The ketogenic diet is a very low carb, high-fat, moderate protein and high-protein low-carbohydrate dietary plan. It is used in the treatment of certain medical conditions. It involves eating fewer carbohydrates and replacing them with ketones. Ketones are a type of sugar that the cells can use instead of glucose (sugar) for energy.

The ketogenic diet is a high-fat low-carb diet that has gained popularity over the past few years. It is typically used to help people lose weight (mainly fat), lower blood sugar and blood cholesterol, and improve their metabolic health.

You read that right – we’re talking poop, people!

Sudden changes in diet almost always lead to temporary irregularities in bowel movements, which can be a bit stressful! Constipation and loose stools are high on the list of side effects when starting a keto diet, but you usually don’t need to worry because bowel function normalizes over time.

Because ketogenic foods have a high nutrient density, low volume and high digestibility, they are a natural source of less waste. So if your bowel movements have changed and become less frequent, but you are not experiencing pain or discomfort, it is probably normal.

Many people think that constipation after starting a ketogenic diet is due to a lack of fiber, although this is usually not the case (if you choose the right foods). This is likely due to an initial diuretic effect (also known as water loss), as well as the depletion of electrolyte stores. Your intestines are also changing and learning to adapt to the increased intake of dietary fat, so there are frequent bowel movements.

How to deal with it:

  • Stay well hydrated – dehydration can significantly affect bowel function. You don’t have to drink a lot, but pay close attention to your body’s signals (headaches, fatigue, dark, smelly urine, thirst, etc.).
  • Electrolytes are important – In addition to dehydration, a very low-carb diet can also change the way your body processes electrolytes, which can lead to deficiencies and imbalances. Electrolytes (especially sodium, potassium, and magnesium) help muscles contract, especially the muscles that help move food through the intestines. When following a ketogenic diet, consuming electrolyte-rich foods and liquids can help minimize side effects.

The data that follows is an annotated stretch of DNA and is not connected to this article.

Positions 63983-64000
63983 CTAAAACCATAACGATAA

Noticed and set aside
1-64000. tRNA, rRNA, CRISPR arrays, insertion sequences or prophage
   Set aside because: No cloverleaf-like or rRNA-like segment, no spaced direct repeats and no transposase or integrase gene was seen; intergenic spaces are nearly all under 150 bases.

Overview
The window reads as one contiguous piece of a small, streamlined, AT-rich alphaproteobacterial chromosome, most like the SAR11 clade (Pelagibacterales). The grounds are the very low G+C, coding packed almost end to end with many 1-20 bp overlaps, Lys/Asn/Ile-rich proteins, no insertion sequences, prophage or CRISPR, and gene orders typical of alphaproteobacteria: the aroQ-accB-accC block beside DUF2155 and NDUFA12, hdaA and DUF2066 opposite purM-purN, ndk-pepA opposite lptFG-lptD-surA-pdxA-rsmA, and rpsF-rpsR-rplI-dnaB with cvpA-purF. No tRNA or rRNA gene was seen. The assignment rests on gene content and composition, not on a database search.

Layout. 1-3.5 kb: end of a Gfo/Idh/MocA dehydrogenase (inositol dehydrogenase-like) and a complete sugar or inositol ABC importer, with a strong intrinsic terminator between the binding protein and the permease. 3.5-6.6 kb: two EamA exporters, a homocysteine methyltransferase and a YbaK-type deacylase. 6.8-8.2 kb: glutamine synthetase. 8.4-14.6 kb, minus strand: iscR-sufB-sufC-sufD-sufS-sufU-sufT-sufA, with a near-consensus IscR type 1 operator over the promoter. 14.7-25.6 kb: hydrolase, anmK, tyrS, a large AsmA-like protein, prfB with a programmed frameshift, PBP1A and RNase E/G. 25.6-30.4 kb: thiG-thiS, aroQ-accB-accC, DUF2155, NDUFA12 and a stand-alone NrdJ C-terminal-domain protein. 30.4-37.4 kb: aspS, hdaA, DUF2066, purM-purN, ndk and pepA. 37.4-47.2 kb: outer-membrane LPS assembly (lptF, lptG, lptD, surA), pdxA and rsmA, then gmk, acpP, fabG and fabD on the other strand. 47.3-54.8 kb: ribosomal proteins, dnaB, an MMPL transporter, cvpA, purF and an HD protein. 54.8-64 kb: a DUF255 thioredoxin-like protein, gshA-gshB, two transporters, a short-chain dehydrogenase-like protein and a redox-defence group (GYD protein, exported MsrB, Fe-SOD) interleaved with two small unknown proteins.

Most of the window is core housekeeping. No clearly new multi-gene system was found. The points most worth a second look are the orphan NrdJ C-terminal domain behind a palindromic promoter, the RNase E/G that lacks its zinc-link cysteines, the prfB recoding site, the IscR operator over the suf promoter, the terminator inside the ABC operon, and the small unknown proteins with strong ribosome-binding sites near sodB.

To help digestion, try eating ketone foods with the following:

  • Sodium – salt, bacon, pickles, fermented vegetables, cured meats, fish.
  • Potassium – avocados, salmon, dark leafy vegetables, broccoli, tomatoes, nuts, mushrooms.
  • Magnesium – nuts, artichokes, fish, spinach.
  • Dietary fibres – non-starchy vegetables : Spinach, celery, avocado, asparagus, bok choy, cauliflower, zucchini, mushrooms, etc.

Other options that can help smooth things out:

  • MCT (medium chain triglyceride) oil – not only promotes ketosis and fat burning, but also helps fight constipation with fast digestion. Introduce pure MCT oil slowly, starting with one tablespoon per day and increasing to three tablespoons per day as tolerance increases. Try drinking it in your morning coffee!
  • Magnesium supplementation – the need for magnesium during ketosis does not increase like sodium and potassium, but studies have shown that nearly half of the American population is deficient. Magnesium is also effective as a mild laxative and can help with indigestion and constipation.
  • Aloe vera juice (from the inner fillet) – contains a natural laxative and can help soothe and relax the bowels.

But what if it’s the other way around? He has diarrhea…

On the other hand, some people have loose stools when they start a ketogenic diet. Again, this is likely due to a change in gut bacteria and their adaptation to the increased fat intake. Surprisingly, in addition to MCT oil, the above recommendations for constipation also apply to diarrhea – increased need for electrolytes, fiber and water.

If you are already using MCT oil, you can temporarily stop using it and then slowly add it back into your diet, in lower doses. You can also add probiotics and fermented foods.

Ultimately, you have to be patient with your body and especially your gut. Give him time to adjust and heal after years of dealing with intolerant foods.

Speaking of poop, here are our favorite poop-related foods!

Frequently Asked Questions

Does your poop change when in ketosis?

No, your poop will not change when in ketosis.

Does keto diet cause Steatorrhea?

No, keto diet does not cause Steatorrhea.

Does ketosis give you diarrhea?

No, ketosis does not cause diarrhea.

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